We mostly use software in computing p-value from the F-ratio. For example, when ν₁ = 3 and ν₂ = 246, the p-value for F-ratio 2.57 is 0.05487. In this situation, we will fail to reject H₀ for a 95% confidence level.
We will demonstrate these concepts with a more complex example later.
Post-hoc Pairwise Comparison
H₁ claims that at least one of the μᵢ is statistically different from others. How can we locate the different one if H₀ is rejected? Consider the study has four different groups A, B, C, and D. If we pick any two groups, we have 6 combinations: AB, AC, AD, BC, BD, and CD. We can use a 2-sample t-test to compare each combination for any significant difference.
Say we find two combinations, BD and CD, that are statistically different. Assume B and C are close after looking at their sample means. Let’s visualize it. As B and C are close, the CI for D should not be overlapping with B or C. And the CI for A will overlap with B, C, and D. In short, D is significantly different from B or C.
Errors add up. So if we want to maintain an overall error rate below a certain value, what should be the corresponding acceptable error rate for the tests in each combination.
α controls the type I error.
In this example, we conduct 6 hypothesis tests. Errors accumulate (1-α)⁶ < (1-α). Bonferroni correction suggests changing α to
This keeps the overall type I error to be close to α.
The ANOVA we studied is a one-way ANOVA. The study considers only one factor (dosage) in evaluating the effectiveness of the treatment. In a two-way ANOVA, we evaluate how two factors may impact the outcome. For example, the study may consider three different dosages and the gender factor. Now we have 3 × 2 groups and two factors in the study.
The SS is expressed as
We consider the outcome is influenced by the main effect from factor A, the main effects from factor B, the interaction between A and B, and the noise (SS within).
The third term in R.H.S. is
It estimates the effect on the interaction between Factors A × B. It takes the SS between (between 6 groups) minus the main effect of A and B.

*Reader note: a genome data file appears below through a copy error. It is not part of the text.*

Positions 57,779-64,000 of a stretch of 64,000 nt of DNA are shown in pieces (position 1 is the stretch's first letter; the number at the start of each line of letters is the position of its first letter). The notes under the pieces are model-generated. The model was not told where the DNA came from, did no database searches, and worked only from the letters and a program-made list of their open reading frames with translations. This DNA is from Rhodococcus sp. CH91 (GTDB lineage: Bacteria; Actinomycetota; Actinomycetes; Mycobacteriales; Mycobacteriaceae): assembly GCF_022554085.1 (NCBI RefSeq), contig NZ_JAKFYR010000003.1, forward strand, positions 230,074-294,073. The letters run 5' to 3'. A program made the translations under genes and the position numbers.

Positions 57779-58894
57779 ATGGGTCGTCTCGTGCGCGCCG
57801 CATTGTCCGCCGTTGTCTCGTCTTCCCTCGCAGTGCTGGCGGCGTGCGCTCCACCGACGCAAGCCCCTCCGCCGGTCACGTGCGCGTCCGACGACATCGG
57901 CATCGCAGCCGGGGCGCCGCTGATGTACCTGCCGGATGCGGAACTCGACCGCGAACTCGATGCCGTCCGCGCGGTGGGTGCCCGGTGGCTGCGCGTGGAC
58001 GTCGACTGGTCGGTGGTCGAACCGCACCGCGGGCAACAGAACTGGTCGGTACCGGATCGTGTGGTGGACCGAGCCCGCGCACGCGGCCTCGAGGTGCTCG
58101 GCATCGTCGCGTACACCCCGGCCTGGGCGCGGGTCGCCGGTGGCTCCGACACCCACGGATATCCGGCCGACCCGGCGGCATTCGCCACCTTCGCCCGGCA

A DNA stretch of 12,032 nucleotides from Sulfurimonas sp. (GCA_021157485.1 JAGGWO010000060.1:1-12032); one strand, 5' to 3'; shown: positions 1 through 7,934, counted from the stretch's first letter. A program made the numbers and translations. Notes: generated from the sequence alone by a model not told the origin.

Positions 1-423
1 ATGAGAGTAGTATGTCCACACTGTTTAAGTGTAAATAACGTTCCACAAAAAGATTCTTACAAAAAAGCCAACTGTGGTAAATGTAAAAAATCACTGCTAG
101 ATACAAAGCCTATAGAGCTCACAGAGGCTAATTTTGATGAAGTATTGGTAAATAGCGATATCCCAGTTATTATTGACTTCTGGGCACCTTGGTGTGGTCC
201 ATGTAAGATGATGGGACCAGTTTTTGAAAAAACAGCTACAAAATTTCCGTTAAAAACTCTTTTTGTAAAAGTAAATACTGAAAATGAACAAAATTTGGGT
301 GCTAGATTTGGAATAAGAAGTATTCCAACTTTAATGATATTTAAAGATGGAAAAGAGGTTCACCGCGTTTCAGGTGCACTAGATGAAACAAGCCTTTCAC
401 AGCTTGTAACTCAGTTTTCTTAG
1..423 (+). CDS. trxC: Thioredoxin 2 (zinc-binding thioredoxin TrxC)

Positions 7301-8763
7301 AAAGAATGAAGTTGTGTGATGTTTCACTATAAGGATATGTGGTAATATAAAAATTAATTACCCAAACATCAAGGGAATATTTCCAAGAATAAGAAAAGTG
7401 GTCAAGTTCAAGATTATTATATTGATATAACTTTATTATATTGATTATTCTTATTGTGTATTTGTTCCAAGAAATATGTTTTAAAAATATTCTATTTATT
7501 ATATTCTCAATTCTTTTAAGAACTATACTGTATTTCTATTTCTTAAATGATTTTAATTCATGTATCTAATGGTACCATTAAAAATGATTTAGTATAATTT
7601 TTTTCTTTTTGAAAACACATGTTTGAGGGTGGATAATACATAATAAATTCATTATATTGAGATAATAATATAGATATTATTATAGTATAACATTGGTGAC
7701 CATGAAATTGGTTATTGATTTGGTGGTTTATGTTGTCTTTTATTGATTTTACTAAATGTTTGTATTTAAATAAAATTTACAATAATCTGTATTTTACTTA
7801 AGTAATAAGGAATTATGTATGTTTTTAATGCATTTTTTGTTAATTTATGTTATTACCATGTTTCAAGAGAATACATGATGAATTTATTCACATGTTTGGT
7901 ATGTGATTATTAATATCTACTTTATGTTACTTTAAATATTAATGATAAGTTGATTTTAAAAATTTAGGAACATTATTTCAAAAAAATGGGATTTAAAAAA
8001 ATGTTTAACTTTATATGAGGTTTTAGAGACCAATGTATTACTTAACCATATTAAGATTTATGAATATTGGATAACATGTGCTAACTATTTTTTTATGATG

Factor A and factor B can be highly influential on the outcome. But the interaction effect can be negligible. The question is do some combination of gender and dosages combination un-proportionally impact the outcome, beyond what the corresponding gender and dosage may cause independently.
In our example, we will not compute it directly. Instead, we will calculate as
Here is the data we will be using for the example. The lower part is the average under different scenarios. We also compute the average for each gender as well as for each dosage.
Our objective is to fill up the table below:
The df for SS for both factors equals the df for gender × the df for doses.
This is the calculation of the SS for gender. For each data point, we square the difference between the male/female average and the overall mean μ.
And this is the SS for dosage. For each data point, we square the difference between the low/medium/high dose average and the overall mean μ.
This is the SS within (SS noise). For each data point, we square the difference between itself and the mean for the group that it belongs to. (Note: we have 3×2 groups.)
This is the SS total. For each data point, we square the difference between itself and the overall mean μ.
SS A × B is 352.44.
With all SSs computed, we can fill up the table below and look up the F-ratio. Here, we use software to compute the p-value. For the first two rows, it is so small that the software just shows that it is smaller than 0.0001.
All those factors have p-values smaller than α = 0.05. So we reject all the null hypotheses below:
- H₀: gender has no impact on the outcome of the treatment.
- H₀: level of the dose has no impact on the outcome of the treatment.
- H₀: Gender and dose interaction has no impact on the treatment.
R-squared (Coefficient of determination)
In machine learning ML, we use R-squared to compare the performance of models using the concept of explained and unexplained variance.
Let’s consider building linear regression models to fit the data below. Models with higher R-squared will perform better than those with lower values.
The sum of the square of variation SS is conceptualized as
which contain components explained and not explained by a model. The squares below show the sum of the square part that the model failed to explain (a.k.a. square of errors).
The total SS of the regression model we used is
where ȳ is the mean of the sample data’s output.
Then we compute the residual SS of a model as
This is the sum of squares of the prediction errors. The R-squared is the ratio of explained SS (total -unexplained) over total SS. In a nutshell, R-squared measures how well a model can explain the data.
If the model’s predictions match perfectly with the observed data, the sum of the square of the residual errors becomes 0 and R-squared equals 1.
Here are the links for the two previous articles regarding statistics.